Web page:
Siding is one of the best and most essential additions to a house. Not only does it provide protection and insulation for the home itself but it also allows for the homeowner to spruce up the property with customizable siding options. This work adds instant equity — first in the form of protection and second in the form of the home’s curb appeal.
A common question is “what kind of siding should I put on my house?” A detailed and comprehensive answer to this question is best achieved by speaking with a professional siding contractor. But this piece should provide you with some basic information that should help inform your search for the perfect siding moving forward.
There is a lot to think about — shakes, shingles, board and batten, materials, and more.
Types of home siding
There are many different styles and colors of house siding. But these details can only be hashed out once you’ve answered the most basic of all siding questions: What siding material would be the right one for me and my home?
Here are a few different kinds of siding (those you’re most likely to see and hear about as you continue your research):
- Fiber cement
- Stone veneer
Each type of siding has its own individual pros and cons. And each type of siding has its own ways and methods of customization. Many of these siding materials can be manufactured to mimic the look and feel of other kinds of siding, so that’s a bonus.
Joseph Ketner Construction works throughout the Portland metropolitan area. They install James Hardie fiber cement, which they prefer to use for many reasons — most of all because it won’t warp during extreme weather like vinyl is prone to do. Plus, it’s noncombustible in a fire, which can save their clients money on their homeowners insurance.
Fiber siding is produced using Portland cement, sand, cellulose fibers, and water. Some of the other main reasons to work with fiber cement siding in general and James Hardie siding in particular:
- Resilience to weather, moisture, rot, insects
- Superior durability over most masonry products in hot and humid climates
- Engineered for specific climates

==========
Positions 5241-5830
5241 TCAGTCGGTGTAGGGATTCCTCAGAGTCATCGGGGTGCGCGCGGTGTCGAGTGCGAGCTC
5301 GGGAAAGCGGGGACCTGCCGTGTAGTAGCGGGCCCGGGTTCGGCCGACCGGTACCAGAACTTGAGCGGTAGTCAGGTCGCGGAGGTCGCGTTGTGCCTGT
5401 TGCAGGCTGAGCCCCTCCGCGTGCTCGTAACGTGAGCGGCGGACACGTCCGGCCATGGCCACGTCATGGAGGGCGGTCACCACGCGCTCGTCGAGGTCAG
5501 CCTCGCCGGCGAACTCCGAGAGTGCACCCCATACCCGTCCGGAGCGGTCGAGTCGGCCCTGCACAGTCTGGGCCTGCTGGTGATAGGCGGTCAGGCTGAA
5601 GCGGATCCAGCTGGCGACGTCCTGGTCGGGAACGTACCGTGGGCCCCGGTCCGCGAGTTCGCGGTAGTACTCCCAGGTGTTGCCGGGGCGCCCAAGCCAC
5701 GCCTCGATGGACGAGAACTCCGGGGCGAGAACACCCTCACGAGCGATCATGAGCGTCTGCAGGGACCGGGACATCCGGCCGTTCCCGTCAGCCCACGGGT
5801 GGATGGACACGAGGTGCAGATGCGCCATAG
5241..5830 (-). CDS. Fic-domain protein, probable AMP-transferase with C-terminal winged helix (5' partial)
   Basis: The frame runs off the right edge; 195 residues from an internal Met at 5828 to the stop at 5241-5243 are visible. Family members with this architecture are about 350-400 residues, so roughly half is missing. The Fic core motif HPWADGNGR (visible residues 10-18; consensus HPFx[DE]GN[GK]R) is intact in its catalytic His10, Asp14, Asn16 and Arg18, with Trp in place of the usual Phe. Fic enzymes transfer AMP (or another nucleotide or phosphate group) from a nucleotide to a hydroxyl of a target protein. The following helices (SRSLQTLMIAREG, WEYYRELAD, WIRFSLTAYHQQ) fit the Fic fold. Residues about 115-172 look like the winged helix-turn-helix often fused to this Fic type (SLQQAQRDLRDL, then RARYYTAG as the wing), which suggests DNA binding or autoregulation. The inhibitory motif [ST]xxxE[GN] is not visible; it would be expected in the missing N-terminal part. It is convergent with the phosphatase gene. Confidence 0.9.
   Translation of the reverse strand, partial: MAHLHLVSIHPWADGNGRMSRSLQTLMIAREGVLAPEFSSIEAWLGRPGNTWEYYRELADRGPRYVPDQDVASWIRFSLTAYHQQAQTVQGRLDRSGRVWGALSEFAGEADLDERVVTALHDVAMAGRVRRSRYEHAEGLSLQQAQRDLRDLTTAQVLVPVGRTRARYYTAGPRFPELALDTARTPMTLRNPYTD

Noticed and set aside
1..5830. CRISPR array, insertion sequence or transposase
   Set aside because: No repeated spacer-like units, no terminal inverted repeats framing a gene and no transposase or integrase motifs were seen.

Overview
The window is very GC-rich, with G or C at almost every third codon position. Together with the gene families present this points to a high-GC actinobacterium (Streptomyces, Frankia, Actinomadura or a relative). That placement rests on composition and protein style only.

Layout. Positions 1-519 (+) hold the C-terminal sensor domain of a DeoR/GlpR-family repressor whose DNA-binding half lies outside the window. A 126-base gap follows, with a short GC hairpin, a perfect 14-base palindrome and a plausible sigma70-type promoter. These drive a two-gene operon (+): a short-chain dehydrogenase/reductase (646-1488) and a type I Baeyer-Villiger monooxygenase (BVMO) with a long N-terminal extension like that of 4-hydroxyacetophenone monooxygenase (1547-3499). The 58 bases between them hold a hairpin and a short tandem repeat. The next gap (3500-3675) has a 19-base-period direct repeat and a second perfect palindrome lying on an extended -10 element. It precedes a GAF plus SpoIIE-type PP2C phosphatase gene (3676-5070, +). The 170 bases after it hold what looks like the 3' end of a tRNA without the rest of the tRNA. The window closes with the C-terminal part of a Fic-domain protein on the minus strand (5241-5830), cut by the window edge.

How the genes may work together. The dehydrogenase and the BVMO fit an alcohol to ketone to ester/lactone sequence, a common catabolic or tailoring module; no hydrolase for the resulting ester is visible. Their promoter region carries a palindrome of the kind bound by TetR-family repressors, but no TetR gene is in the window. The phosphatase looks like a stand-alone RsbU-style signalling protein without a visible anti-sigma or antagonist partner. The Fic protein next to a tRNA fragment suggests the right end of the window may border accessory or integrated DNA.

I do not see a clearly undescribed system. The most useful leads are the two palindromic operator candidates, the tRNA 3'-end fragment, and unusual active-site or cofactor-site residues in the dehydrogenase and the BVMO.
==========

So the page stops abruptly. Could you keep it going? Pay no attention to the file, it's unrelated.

- Most beautiful and durable fiber cement siding on the market
- 15-year warranty
- Less fading, chipping, cracking (compared to wood siding)
- Five times thicker than vinyl
But there are also good reasons why a homeowner might choose a different siding material. For example, brick siding is durable, looks great, and seems to cool down better than other materials. Brick veneers do, however, tend to deteriorate over time, especially at the joints.
Let’s take a brief alphabetical look at a few pros and cons of each of the remaining siding types listed above. Hopefully, this will help guide you toward an answer to the question of which kind of siding to put on your house.
Pros: Resistant to rust, less expensive than other options
Cons: Metal siding is susceptible to dents from falling debris, including tree droppings and weather events such as hale, and it may lose its shine over time. Note: Many contractors won’t even offer aluminum as a siding option.
Pros: Can look just like natural stone (although opinions vary widely on this point), customizable — even to the point of mimicking stones that abound in your area of the country
Cons: Labor-intensive installations
Pros: Stucco siding lasts for decades, customizable colors and textures, prevents moisture buildup
Cons: Expensive to install compared to other kinds of siding
Pros: Super durable and will last for years depending on variables such as climate, weatherproof, water-repellant, resistant to insects and rot, won’t fade, inexpensive relative to other siding materials, and can be made to mimic the look of other, more expensive siding
Cons: Takes a lot of maintenance, especially to prevent mold and dirt buildup, seams are visible and often unattractive, not eco-friendly
Pros: Wood shingle siding is beautiful with loads of attractive grain options (spruce, redwood, fir, cedar siding, etc.), board and batten patterns look great, relatively inexpensive to install (unless tear off of existing siding is necessary), can be painted and stained to personalize the look
Cons: Expensive (depending on wood grain), can’t usually be placed over existing siding (requires a tear-off), can rot or split over time without proper maintenance, requires lots of upkeep, including restaining and resealing in sunbaked climates